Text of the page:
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Women, energy, and poetry


Is it possible to bring poets and engineers together? There is a lot of talk about creating engagement between arts and humanities and STEM (science, technology, engineering, and mathematics) but it often does not lead to constructive results. At the most there may be some paintings of test tubes on a bench, or a short story about melting glaciers. Nonetheless we thought we’d give it a try with a live performance poetry reading in Uganda.

As part of the long-standing collaboration between the Centre for Research in Energy and Energy Conservation (CREEC) in Uganda and the University of Leeds, Flavia Ajambo of CREEC and Jon Lovett of the School of Geography worked together with the poet Jordan Megolonyo of Lonyo Arts Consortium to create an evening of poetry themed around women and energy on the roof top of the Goethe Institute in Kampala on 23 September. To make it globally accessible the event was streamed live on Zoom by Wei Zhou of the Leeds Centre for Endangered Languages, Cultures and Ecosystems.

Poetry is a universal medium for reaching out to all members of the community. In an interview with The Friday Poem magazine, Jordan describes his poetry: “I strive to use my gift / skill of poetry to change mindsets, to educate, to inform, to encourage, to build and to ultimately impact my society and communities as far as my poetry will reach.

“As such, I hope to work with poets and entities of different kinds that intend to better lives around the world. I believe poetry has the power to impact lives, for such is the power that words hold. One poem at a time. One life at a time.”

The event caught media attention and was reported on the Uganda national television station UBC.

Afterwards Flavia said: “The women in energy poetry event was truly transformational! We have taken it upon ourselves to share the message of sustainable forms of energy on all platforms.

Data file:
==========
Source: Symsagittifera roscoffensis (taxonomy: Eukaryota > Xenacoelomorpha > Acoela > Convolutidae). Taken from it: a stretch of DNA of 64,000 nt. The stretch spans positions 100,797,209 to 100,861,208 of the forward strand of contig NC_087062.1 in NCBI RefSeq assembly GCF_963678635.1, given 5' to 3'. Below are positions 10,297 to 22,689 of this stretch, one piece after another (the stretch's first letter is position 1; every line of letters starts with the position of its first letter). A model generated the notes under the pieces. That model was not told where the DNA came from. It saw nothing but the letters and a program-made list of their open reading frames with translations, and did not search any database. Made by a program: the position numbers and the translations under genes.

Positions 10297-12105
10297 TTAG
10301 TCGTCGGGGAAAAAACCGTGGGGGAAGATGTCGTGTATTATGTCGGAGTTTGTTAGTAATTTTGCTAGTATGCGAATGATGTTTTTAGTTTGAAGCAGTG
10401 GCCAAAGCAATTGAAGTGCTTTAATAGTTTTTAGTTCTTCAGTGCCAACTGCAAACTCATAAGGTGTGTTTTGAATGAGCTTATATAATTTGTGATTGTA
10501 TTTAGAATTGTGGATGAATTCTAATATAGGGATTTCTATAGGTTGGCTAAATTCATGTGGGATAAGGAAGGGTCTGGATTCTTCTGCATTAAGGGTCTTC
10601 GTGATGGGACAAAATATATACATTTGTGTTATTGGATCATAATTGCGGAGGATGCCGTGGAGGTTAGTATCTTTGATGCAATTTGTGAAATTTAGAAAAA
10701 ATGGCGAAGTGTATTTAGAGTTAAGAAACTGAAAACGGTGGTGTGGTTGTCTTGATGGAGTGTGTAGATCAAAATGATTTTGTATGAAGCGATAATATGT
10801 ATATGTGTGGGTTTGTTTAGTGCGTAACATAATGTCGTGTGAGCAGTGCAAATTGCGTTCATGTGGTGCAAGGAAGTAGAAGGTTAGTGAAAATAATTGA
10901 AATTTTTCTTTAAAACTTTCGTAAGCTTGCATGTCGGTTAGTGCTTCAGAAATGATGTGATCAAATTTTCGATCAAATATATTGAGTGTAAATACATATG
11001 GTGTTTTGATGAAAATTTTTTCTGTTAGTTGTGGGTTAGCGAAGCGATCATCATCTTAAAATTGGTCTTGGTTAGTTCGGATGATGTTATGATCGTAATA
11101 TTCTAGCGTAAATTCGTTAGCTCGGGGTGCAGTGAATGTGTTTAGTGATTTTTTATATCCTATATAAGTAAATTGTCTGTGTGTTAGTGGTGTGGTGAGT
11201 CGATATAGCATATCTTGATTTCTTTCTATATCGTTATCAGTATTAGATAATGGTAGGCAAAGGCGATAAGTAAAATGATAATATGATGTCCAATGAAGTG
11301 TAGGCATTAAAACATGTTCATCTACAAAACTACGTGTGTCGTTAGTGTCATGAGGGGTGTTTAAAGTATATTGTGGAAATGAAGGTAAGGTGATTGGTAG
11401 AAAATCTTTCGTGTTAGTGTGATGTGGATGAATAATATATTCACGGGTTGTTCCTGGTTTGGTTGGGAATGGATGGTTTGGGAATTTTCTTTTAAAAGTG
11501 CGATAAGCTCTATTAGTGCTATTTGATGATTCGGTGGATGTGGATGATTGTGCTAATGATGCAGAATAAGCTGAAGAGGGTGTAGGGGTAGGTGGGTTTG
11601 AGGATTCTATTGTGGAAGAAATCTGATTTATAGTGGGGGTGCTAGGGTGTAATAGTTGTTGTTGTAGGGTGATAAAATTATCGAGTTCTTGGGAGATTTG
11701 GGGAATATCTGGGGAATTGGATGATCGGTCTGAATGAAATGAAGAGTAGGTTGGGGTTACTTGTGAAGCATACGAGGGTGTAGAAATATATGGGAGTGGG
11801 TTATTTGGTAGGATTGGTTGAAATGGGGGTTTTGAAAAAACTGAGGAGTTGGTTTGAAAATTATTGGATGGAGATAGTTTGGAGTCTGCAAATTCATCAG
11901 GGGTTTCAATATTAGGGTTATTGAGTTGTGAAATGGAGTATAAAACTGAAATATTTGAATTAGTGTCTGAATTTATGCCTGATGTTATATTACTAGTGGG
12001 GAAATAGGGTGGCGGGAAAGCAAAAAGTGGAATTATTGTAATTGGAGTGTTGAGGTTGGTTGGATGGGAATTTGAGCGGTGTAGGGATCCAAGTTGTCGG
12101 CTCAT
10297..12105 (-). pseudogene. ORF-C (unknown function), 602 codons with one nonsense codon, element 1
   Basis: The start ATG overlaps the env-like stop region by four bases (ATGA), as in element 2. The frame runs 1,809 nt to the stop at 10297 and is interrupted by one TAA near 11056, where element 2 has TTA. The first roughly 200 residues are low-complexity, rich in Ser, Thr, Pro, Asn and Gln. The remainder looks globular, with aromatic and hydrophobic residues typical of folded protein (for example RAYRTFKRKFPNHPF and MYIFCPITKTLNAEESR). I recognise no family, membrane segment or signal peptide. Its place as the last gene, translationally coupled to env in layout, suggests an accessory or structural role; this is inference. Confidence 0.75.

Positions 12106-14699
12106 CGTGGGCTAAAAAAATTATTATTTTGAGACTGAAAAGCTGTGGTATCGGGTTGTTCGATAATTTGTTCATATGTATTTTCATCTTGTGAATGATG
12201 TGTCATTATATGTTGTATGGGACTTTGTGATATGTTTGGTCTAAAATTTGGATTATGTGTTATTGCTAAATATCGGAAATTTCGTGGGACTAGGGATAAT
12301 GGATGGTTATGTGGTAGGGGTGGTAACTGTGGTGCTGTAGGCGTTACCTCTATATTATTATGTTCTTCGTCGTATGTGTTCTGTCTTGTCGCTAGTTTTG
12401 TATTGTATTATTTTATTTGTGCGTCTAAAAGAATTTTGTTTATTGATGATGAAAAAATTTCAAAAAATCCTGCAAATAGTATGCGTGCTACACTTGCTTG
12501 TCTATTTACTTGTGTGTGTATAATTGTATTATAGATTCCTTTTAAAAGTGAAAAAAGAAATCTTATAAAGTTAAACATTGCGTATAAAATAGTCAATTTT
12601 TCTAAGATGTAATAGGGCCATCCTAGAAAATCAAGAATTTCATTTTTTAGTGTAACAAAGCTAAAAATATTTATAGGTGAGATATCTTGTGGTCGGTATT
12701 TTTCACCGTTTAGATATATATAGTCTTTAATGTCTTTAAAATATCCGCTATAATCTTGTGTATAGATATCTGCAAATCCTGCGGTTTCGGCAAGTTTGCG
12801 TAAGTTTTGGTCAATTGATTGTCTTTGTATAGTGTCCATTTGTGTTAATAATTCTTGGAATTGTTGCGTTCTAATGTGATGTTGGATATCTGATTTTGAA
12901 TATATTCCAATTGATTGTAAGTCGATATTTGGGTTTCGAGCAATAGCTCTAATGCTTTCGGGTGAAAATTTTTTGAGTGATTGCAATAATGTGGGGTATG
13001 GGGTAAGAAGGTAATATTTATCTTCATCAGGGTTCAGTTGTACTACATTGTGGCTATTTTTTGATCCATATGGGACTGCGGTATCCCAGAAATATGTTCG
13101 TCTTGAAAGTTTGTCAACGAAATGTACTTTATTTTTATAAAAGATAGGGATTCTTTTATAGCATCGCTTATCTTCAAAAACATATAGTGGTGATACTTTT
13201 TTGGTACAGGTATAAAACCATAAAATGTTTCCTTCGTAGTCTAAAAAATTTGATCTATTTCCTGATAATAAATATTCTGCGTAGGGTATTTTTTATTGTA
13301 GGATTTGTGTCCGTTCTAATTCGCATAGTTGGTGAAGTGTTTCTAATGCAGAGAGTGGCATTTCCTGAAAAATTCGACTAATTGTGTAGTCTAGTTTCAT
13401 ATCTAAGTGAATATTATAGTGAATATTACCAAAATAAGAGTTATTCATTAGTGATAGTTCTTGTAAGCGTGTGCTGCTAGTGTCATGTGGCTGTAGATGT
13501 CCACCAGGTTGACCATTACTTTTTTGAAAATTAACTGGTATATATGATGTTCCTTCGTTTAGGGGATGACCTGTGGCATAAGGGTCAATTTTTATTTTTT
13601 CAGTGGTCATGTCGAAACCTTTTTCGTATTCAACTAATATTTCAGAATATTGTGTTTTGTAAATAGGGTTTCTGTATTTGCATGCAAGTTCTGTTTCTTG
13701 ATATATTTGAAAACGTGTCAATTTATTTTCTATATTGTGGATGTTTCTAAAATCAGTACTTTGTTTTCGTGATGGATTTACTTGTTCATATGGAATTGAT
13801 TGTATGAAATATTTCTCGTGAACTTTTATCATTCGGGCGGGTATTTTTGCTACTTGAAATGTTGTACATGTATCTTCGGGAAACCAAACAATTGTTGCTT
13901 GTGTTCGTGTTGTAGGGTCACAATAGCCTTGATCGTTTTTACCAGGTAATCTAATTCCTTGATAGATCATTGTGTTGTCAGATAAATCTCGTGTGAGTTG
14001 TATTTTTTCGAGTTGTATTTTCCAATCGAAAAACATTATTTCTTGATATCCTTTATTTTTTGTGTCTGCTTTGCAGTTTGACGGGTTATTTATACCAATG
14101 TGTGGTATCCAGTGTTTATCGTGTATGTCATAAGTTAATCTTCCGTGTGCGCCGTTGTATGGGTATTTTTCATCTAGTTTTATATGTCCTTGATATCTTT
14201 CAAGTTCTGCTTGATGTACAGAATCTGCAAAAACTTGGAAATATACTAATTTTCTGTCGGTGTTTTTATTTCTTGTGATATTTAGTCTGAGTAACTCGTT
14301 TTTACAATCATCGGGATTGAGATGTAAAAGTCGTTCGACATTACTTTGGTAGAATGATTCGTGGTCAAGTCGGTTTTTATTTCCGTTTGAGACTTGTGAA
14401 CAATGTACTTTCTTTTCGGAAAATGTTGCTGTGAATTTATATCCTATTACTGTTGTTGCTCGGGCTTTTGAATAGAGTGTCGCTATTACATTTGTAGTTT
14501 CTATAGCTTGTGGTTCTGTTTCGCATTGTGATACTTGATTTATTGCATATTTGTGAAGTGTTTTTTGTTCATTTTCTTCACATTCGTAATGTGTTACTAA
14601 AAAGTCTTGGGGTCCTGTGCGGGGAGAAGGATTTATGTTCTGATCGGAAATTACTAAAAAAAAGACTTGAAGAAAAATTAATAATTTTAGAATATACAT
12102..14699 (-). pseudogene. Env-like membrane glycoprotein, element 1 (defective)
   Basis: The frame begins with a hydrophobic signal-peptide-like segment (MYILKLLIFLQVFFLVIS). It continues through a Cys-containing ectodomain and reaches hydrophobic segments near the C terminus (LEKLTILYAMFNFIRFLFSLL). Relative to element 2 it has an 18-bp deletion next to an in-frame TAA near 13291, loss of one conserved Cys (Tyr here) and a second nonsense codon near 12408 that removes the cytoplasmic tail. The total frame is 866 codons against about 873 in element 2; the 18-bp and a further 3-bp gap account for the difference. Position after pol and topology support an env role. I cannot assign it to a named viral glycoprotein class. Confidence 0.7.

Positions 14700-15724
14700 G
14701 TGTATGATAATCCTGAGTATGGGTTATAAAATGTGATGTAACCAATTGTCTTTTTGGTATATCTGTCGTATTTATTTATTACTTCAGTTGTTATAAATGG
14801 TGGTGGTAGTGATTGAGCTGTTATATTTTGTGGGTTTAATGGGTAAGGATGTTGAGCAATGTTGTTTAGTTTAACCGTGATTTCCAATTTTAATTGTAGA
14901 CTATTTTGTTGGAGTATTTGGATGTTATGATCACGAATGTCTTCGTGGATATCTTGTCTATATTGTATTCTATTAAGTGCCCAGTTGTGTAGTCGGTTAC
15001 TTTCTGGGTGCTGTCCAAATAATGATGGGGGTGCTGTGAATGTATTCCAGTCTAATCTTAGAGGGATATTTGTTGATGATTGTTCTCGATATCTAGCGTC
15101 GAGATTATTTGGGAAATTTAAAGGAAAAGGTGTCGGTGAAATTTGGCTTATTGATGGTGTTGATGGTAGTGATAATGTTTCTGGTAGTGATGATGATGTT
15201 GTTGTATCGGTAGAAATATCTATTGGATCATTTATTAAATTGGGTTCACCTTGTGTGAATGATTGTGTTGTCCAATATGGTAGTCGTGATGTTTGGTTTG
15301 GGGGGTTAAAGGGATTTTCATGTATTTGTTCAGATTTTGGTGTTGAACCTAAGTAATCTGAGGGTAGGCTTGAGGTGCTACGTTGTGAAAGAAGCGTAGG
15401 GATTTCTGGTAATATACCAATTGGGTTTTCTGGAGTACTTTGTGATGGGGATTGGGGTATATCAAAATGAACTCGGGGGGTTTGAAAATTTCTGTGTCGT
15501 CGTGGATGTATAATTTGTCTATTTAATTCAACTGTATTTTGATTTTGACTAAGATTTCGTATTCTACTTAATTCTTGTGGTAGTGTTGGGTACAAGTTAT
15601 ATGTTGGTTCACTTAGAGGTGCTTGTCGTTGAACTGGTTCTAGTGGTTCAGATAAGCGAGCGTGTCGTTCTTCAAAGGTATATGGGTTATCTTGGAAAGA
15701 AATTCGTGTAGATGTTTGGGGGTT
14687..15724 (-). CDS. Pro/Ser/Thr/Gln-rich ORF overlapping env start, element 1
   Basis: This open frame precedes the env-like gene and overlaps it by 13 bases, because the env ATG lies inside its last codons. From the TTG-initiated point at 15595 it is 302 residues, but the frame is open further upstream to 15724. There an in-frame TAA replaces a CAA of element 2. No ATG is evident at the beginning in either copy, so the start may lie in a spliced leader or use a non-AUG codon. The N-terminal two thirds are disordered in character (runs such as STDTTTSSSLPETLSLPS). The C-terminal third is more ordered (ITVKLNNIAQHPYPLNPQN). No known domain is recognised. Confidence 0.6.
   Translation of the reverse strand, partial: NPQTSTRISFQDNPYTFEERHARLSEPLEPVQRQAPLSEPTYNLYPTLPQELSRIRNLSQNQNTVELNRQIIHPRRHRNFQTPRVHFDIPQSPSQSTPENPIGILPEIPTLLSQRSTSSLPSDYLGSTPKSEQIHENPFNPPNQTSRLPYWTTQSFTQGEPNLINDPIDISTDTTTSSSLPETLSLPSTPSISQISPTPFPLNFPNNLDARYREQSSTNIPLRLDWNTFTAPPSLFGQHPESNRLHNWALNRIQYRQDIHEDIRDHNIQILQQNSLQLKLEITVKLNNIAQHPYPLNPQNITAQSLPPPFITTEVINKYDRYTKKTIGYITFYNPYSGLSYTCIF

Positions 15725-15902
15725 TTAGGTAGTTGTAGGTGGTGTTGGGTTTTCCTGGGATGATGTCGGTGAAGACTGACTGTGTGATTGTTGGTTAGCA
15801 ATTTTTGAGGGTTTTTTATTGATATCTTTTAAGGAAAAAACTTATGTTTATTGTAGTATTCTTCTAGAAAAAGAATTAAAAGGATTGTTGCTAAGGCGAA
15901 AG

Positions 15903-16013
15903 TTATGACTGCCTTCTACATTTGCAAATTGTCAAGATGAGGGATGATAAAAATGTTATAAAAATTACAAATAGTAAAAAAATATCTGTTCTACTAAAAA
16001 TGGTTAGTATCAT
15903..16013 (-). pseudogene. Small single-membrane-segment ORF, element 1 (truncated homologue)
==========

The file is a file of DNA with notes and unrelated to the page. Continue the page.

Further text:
“And indeed, it’s always interesting infusing some of the issues we find quite challenging like energy poverty into the arts and entertainment. So yes, the poetry featured stories of some of the challenges women experience when it comes to energy.”

CREEC also provided a special dimension to the evening. Smoke from cooking fires is called the ‘killer in the kitchen’ because of the damage to health caused by smoke particles, a problem that mostly affects women and children who are traditionally most involved in food preparation. One of CREEC’s projects encourages people to prepare food using electricity and avoid woodsmoke, so Flavia and her team cooked food for the event using recipes from their recently published Uganda eCooking recipe book.

Flavia added: “We also created an experience for the audience by carrying out a cooking demonstration using electric pressure cookers where we made rice, matooke and chicken in under two hours. It was truly remarkable!”

Flavia Ajambo of CREEC explains more about the work that CREEC does regarding women and energy in this short video:

This blog was written by Professor Jon Lovett, Chair in Global Challenges at the University of Leeds.

The main image is courtesy of Lonyo Arts Consortium.